Mickey Mouse on the Game Boy: A Complicated Story

Mickey Mouse on the Game Boy: A Complicated Story

Mickey Mouse on the Game Boy

A few issues ago we printed a reader's text about a Mickey Mouse game on the Game Boy in our Nintendo magazine N-ZONE within the community and letters to the editor. And Katha's doorbell rang: She had also owned this game! Even as a child, the game seemed somehow strange to her, not much Disney-like, although the iconic mouse was obviously the hero of the adventure. Anyway, a note followed that maybe a bigger article could be made about it - and here we are!

Table of contents

1 Mickey's confused story 2 Brand, switch 3 Mickey busters! 4 The epic ends 5 What else? Recommended editorial content At this point you will find external content from [PLATTFORM]. To protect your personal data, external integrations are only displayed if you confirm this by clicking on "Load all external content": Load all external content I consent to external content being displayed to me. This means that personal data is transmitted to third-party platforms. Read more about our privacy policy . External content More on this in our data protection declaration.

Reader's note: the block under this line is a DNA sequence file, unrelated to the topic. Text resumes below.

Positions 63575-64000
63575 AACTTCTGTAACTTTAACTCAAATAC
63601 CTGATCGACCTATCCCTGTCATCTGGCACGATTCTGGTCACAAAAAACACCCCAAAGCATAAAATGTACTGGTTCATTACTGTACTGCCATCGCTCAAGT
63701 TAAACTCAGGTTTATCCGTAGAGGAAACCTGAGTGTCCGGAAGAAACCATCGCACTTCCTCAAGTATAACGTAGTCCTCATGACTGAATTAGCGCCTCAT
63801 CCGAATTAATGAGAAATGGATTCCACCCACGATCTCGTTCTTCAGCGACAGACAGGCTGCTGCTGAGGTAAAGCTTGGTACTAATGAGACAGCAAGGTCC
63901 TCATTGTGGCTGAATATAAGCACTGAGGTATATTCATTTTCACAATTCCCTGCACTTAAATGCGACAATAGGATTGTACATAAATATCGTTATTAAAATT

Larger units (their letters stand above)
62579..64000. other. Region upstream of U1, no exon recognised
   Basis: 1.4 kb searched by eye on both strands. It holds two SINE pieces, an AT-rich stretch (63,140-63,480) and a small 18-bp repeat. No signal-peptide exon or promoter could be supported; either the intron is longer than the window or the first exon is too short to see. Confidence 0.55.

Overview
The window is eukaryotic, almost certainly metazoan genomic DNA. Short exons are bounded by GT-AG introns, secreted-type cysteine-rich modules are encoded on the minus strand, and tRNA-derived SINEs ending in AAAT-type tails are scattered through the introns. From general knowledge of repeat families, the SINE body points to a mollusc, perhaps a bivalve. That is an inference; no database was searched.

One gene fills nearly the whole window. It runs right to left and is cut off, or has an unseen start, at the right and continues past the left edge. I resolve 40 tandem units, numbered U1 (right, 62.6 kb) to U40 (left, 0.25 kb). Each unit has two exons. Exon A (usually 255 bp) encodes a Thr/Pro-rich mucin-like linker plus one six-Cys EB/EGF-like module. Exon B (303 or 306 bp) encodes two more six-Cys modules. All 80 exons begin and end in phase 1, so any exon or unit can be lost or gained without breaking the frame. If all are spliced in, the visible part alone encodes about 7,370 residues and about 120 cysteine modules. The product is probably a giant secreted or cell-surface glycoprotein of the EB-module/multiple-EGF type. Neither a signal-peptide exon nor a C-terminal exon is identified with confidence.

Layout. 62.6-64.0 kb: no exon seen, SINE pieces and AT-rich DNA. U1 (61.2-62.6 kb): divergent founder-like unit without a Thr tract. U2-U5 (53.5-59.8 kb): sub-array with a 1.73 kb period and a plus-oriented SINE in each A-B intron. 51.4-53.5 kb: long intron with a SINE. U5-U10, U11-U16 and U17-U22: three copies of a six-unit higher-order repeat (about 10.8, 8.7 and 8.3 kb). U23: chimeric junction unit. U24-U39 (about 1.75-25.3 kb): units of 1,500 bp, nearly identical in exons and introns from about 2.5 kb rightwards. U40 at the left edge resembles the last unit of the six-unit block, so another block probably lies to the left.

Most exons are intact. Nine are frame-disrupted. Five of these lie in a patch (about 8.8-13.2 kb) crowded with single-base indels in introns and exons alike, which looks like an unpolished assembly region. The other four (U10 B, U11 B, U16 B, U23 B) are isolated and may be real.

Mickey's confused story

The cat Karlo pollutes the air in Mickey's Racing Adventure. Source: Moby Games The game described at the beginning is called Mickey Mouse 2 - or Mickey Mouse, for the European release the number was dropped because the predecessor was only released in Japan. In this side-view adventure, the Disney hero climbs a tower or fights his way through a castle level by level to free his beloved Minnie. The mouse can only jump on special fields and has to collect keys to lock an area. Pretty simple. Today it is easier to name why the game looks so strange: